Scientists at Duke University Medical Center have shown the ability to turn scar tissue that forms after a heart attack into heart muscle cells using a new process that eliminates the need for stem cell transplant.
(Medical Xpress) -- Publishing in the leading medical journal Nature Medicine, a team led by Newcastle University academics have identified serotonin receptors which can be targeted with drugs to enhance the natural healing ...
Oklahoma Medical Research Foundation scientists have pinpointed a cell that begins the process of scarring in fatty tissue. The findings cast new light on a biological process that occurs with obesity and can lead to diabetes.
A drug used to treat cancer may also be effective in diseases that cause scarring of the internal organs or skin, such as pulmonary fibrosis or scleroderma.
Scientists at the Gladstone Institutes today are announcing a research breakthrough in mice that one day may help doctors restore hearts damaged by heart attacksby converting scar-forming cardiac cells into beating ...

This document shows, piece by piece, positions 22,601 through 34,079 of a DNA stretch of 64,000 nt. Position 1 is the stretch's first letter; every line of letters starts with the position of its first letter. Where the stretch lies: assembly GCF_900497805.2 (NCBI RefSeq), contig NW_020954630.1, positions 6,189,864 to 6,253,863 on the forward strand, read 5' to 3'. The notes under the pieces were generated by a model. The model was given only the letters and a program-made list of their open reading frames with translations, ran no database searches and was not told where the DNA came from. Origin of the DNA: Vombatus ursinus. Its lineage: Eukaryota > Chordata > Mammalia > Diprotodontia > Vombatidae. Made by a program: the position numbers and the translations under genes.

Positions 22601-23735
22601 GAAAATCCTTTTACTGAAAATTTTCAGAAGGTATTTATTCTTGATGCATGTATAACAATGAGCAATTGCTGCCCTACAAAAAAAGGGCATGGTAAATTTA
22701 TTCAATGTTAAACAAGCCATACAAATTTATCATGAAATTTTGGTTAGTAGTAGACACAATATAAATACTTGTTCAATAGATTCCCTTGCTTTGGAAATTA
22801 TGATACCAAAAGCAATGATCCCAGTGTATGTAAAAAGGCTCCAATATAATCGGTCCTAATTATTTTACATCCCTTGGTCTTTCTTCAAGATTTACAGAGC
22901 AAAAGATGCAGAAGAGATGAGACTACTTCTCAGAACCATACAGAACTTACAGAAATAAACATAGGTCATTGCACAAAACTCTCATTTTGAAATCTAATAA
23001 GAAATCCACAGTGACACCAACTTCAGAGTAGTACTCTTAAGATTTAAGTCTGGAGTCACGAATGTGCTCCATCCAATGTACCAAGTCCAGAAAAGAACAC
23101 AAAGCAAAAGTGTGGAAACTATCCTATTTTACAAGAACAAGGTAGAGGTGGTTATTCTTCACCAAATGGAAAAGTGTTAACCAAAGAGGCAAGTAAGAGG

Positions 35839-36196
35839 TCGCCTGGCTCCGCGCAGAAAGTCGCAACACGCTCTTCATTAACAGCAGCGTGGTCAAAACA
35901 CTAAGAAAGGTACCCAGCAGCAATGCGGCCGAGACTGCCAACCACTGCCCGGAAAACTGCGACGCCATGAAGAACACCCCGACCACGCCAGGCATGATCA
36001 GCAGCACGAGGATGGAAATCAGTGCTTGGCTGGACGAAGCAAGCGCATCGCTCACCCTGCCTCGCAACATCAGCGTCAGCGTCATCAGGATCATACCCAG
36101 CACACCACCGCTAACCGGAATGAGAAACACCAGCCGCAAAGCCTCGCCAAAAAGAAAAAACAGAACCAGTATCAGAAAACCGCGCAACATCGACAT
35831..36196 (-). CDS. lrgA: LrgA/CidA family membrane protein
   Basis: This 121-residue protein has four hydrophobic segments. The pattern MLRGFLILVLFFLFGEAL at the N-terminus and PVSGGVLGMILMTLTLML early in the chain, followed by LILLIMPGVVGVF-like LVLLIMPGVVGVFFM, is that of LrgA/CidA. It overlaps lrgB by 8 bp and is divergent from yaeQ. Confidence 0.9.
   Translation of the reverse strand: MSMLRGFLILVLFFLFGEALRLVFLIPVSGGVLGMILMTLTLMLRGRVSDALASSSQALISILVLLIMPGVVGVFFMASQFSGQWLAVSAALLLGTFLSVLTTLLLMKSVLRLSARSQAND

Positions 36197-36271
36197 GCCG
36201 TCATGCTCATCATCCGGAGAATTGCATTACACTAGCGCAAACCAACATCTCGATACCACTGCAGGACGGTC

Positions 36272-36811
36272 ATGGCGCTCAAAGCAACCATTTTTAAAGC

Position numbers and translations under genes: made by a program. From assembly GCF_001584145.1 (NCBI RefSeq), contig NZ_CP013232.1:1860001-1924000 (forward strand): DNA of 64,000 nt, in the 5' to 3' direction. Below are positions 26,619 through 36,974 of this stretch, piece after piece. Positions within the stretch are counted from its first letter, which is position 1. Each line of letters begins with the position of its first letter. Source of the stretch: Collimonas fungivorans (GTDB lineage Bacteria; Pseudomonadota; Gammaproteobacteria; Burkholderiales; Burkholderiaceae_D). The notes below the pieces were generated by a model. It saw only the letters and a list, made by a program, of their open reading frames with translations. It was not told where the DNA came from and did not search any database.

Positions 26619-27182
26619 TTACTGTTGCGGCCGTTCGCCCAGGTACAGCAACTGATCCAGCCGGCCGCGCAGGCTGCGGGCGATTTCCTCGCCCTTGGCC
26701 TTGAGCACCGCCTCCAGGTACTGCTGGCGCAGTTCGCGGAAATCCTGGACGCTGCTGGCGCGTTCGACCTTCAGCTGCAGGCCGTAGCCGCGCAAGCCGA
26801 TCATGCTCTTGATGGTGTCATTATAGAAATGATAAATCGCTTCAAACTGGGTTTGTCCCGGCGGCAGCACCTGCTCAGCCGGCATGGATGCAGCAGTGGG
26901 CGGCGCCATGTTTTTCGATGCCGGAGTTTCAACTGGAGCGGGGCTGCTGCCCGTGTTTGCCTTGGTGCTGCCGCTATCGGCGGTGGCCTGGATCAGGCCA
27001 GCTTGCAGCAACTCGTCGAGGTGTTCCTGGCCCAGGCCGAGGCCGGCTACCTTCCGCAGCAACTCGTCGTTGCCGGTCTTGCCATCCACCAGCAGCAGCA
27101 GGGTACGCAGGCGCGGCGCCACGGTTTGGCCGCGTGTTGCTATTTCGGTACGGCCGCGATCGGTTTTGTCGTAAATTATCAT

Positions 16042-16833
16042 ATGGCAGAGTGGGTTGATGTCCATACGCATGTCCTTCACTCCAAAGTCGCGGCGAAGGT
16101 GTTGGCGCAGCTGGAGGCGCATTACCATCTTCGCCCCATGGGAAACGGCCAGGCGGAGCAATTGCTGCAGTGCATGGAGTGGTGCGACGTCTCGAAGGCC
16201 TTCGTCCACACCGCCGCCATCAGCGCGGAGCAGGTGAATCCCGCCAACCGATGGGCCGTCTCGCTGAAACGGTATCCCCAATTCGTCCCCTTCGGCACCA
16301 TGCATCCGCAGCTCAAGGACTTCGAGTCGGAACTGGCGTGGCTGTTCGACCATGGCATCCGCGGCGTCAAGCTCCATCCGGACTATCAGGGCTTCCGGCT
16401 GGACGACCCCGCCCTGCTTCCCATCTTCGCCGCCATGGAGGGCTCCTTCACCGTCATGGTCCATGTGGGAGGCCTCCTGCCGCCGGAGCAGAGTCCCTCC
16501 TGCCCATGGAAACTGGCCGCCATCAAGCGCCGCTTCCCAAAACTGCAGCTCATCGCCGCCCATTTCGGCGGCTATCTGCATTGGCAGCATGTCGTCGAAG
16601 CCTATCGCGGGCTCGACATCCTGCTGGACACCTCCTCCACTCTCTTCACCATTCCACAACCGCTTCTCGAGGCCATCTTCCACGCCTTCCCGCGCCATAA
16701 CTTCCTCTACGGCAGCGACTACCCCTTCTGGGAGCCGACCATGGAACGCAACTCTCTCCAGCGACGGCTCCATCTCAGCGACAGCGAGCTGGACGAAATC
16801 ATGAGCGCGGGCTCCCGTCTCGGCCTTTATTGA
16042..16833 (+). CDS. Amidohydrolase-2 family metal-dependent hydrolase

For the first time, a kidney that had been donated to a patient in need was removed and implanted into a new patient, the third individual to have the organ, after it failed in the first transplant recipient. Ray Fearing, ...
A Spanish hospital has successfully used stem cells culled from healthy donors to treat seven heart attack victims, in what officials said was a world first.
Salamanders' immune systems are key to their remarkable ability to regrow limbs, and could also underpin their ability to regenerate spinal cords, brain tissue and even parts of their hearts, scientists have found.
Researchers have made a major advance in efforts to regenerate damaged hearts.
"Scar Tissue" is the first single from the American alternative rock band Red Hot Chili Peppers' seventh studio album Californication, released in 1999. It is one of their most successful songs, spending a then-record 16 weeks on top of the Billboard Hot Modern Rock Tracks chart. It peaked at #9 on the Billboard Hot 100. In the UK, the song reached #15 on the UK Singles Chart. It won a Grammy Award for Best Rock Song in 2000. The song is notable for its mellow intro guitar riff and for its slide guitar solos throughout.
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